Antimicrobial resistance profiles and clonal relatedness of canine and feline Escherichia coli pathogens expressing multidrug resistance in the United States

J Vet Intern Med. Mar-Apr 2010;24(2):323-30. doi: 10.1111/j.1939-1676.2009.0468.x.


Background: Antimicrobial resistance is increasing among Escherichia coli isolates associated with spontaneous infection in dogs and cats.

Objectives: To describe E. coli resistance phenotypes and clonal relatedness and their regional prevalence.

Animals: Isolates of E. coli (n = 376) collected from dogs and cats in the United States between May and September 2005.

Methods: Isolates submitted from the South, West, Northeast, and Midwest regions of the United States were prospectively studied. Phenotype was based on E-test susceptibility to 7 antimicrobials. Isolates were classified as no (NDR), single (SDR), or multidrug resistance (MDR). Clonal relatedness was determined by pulsed-field gel electrophoresis (PFGE).

Results: One hundred and ninety-three (51%) isolates expressed resistance to at least 1 drug, yielding 42 phenotypes. SDR isolates (n = 84; 44%, 8 phenotypes), expressed resistance most commonly to amoxicillin (30%, n = 25) and least commonly to cefpodoxime (1%, n = 1). MDR isolates (n = 109; 56%, 31 phenotypes) were resistant to amoxicillin (96%, n = 105), amoxicillin-clavulanate (85%, n = 93), and enrofloxacin (64%, n = 70); 18% (n = 20) were resistant to all drugs tested. The frequency of MDR did not differ regionally (P = .066). MDR minimum inhibitory concentrations (MICs) were 6-fold higher than SDR MICs (P < .0001). Dendrograms of 91 isolates representing 25 phenotypes revealed 62 different PFGE profiles.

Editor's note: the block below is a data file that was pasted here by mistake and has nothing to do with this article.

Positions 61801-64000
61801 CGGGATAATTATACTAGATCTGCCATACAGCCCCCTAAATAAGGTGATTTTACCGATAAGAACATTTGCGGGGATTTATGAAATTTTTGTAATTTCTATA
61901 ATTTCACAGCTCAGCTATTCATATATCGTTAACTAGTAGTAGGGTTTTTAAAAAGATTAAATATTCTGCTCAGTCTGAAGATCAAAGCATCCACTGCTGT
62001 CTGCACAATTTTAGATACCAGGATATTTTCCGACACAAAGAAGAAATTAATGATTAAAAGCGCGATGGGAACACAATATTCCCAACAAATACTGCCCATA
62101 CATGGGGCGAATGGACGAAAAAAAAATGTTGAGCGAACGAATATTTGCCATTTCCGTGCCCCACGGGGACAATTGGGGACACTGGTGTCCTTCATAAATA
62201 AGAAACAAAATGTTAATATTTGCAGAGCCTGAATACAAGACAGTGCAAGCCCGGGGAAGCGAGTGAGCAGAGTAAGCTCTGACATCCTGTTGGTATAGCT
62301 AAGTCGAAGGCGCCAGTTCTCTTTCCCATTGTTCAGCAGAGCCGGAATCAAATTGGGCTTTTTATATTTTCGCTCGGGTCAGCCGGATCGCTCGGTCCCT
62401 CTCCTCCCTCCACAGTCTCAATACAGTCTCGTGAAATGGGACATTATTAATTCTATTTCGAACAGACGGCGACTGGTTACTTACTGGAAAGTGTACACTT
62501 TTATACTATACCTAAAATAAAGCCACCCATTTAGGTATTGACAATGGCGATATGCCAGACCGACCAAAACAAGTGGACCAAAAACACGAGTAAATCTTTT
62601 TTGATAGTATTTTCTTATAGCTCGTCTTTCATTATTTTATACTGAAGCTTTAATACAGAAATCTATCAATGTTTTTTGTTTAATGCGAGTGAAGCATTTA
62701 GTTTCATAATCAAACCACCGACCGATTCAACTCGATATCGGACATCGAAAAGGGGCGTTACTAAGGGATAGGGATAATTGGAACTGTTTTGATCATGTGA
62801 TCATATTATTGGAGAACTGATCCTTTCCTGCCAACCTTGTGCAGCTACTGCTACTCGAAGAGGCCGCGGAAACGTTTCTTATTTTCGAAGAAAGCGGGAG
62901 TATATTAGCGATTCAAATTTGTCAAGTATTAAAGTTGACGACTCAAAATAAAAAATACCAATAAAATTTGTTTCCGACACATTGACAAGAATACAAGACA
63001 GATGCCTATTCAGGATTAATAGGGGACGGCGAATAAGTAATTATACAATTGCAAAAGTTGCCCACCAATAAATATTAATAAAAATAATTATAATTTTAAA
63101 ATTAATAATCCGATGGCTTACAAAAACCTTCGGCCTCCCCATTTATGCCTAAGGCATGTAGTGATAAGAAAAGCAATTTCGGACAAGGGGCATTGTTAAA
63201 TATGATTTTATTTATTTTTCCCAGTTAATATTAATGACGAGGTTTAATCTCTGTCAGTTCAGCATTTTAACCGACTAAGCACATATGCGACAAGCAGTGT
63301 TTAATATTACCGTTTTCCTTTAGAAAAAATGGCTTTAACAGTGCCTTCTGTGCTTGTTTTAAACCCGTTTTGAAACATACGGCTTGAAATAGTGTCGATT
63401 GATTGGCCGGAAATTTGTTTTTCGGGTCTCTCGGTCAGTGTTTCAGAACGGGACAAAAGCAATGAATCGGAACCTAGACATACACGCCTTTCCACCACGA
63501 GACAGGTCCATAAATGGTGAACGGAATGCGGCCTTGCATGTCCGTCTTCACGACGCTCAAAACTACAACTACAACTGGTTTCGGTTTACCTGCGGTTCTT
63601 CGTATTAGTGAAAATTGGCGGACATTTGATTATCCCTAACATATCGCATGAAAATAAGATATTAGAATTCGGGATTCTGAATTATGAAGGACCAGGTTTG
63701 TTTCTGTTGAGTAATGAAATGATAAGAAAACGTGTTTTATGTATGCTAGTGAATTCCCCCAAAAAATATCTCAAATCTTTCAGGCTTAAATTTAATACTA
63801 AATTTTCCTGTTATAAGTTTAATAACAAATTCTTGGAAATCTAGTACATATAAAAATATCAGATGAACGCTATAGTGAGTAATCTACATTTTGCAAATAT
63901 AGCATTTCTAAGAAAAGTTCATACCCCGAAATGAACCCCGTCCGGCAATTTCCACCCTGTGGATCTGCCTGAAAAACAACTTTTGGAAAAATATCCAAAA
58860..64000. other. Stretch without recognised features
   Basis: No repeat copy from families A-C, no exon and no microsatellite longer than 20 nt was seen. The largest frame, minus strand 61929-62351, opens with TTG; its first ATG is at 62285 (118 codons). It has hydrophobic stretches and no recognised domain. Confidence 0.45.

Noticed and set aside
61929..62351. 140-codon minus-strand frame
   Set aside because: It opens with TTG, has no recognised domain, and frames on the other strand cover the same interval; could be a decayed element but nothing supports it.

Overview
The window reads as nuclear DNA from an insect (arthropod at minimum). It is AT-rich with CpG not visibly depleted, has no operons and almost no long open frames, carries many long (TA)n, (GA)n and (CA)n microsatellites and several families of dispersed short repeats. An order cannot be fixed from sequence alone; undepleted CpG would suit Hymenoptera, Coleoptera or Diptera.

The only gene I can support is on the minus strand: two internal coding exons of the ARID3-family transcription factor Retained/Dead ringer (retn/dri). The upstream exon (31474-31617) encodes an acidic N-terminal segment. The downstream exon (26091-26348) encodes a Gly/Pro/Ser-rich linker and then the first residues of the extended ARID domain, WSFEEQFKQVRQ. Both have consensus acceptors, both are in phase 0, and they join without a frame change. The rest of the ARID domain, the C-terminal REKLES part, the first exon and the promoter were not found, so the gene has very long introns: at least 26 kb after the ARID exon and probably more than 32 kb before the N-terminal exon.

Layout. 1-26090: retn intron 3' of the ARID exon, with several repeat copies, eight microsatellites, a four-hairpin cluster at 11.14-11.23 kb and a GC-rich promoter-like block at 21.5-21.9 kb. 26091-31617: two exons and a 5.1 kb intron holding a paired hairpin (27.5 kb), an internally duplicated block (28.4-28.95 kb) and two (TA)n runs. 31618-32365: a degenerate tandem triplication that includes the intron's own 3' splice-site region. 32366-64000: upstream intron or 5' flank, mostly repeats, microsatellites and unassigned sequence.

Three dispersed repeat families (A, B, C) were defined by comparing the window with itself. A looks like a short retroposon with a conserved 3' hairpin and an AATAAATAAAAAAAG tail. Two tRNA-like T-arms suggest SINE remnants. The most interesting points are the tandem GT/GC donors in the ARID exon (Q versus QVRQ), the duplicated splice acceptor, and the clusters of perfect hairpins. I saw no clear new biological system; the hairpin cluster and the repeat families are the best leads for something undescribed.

Conclusions and clinical importance: E. coli strains spontaneously infecting dogs and cats are genetically and phenotypically diverse. Given the current prevalence of MDR among clinical isolates of E. coli in United States, implementation of a robust surveillance program is warranted.

Publication types

  • Research Support, Non-U.S. Gov't

MeSH terms

  • Animals
  • Anti-Bacterial Agents / pharmacology*
  • Cat Diseases / epidemiology
  • Cat Diseases / microbiology*
  • Cats
  • Dog Diseases / epidemiology
  • Dog Diseases / microbiology*
  • Dogs
  • Drug Resistance, Multiple, Bacterial*
  • Electrophoresis, Gel, Pulsed-Field
  • Escherichia coli / drug effects*
  • Escherichia coli / genetics
  • Escherichia coli Infections / epidemiology
  • Escherichia coli Infections / microbiology
  • Escherichia coli Infections / veterinary*
  • United States / epidemiology


  • Anti-Bacterial Agents